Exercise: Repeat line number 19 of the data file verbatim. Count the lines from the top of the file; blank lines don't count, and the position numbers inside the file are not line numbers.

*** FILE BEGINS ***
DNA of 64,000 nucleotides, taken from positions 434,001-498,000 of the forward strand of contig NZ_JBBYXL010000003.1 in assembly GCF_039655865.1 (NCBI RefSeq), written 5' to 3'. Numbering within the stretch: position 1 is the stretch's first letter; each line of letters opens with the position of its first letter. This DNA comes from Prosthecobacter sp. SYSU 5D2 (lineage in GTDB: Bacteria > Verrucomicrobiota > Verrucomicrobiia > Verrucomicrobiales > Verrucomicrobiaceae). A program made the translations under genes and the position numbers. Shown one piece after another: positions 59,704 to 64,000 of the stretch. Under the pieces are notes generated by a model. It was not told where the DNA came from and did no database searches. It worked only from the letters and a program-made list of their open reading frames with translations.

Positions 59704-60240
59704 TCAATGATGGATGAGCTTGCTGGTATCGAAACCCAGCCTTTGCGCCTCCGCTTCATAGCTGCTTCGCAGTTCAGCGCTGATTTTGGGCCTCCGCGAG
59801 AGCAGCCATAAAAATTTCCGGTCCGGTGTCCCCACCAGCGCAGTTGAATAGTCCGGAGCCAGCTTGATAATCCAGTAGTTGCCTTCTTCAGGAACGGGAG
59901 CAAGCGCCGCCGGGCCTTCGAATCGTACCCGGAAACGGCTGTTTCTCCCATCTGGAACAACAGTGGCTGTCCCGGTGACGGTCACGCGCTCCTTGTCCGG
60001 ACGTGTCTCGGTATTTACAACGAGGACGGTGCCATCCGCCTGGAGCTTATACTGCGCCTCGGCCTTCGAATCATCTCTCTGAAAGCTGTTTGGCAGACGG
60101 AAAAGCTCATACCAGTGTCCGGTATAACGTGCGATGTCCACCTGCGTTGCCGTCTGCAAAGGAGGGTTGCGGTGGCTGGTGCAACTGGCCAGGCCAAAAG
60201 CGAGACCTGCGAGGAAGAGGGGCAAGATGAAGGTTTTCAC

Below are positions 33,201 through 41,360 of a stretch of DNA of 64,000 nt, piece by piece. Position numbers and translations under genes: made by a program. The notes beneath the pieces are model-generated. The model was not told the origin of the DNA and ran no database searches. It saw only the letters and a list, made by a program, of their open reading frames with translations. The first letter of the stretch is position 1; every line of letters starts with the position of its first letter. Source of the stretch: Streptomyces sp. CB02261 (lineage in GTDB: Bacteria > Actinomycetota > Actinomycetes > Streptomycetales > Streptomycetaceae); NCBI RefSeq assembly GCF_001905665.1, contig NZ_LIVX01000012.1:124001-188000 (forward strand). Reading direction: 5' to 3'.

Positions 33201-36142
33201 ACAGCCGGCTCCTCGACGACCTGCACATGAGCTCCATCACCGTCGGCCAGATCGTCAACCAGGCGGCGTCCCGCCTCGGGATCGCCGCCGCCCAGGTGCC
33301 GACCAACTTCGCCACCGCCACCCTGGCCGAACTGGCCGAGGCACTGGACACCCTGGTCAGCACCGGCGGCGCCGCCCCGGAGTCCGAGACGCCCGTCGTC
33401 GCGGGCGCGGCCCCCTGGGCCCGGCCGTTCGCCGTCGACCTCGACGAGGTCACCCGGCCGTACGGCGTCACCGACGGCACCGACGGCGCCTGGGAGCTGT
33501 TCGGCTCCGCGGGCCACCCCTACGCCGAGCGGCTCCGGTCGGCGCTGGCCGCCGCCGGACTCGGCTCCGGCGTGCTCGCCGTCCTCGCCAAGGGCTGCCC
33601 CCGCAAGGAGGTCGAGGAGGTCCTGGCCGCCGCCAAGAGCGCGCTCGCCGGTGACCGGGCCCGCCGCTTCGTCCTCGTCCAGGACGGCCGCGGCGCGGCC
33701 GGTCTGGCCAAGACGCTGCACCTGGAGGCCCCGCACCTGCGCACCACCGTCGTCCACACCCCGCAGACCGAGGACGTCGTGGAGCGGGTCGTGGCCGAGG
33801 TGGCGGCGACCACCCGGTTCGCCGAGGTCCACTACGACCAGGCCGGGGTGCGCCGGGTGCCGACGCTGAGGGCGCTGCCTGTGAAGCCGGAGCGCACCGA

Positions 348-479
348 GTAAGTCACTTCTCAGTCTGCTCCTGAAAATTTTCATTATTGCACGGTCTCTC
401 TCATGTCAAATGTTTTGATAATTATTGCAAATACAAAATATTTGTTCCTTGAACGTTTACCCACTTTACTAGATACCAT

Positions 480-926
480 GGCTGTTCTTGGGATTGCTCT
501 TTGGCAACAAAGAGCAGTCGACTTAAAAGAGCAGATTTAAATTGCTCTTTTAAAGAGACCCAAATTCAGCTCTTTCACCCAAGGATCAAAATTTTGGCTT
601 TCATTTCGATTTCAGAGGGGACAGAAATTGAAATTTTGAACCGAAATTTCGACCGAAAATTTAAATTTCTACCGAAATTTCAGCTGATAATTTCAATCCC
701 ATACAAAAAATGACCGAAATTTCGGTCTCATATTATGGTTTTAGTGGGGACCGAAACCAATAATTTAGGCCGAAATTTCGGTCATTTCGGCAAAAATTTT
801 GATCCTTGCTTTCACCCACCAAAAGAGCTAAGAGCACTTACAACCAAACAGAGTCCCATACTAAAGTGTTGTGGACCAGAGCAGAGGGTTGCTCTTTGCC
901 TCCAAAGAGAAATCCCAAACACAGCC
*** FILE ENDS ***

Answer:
348 GTAAGTCACTTCTCAGTCTGCTCCTGAAAATTTTCATTATTGCACGGTCTCTC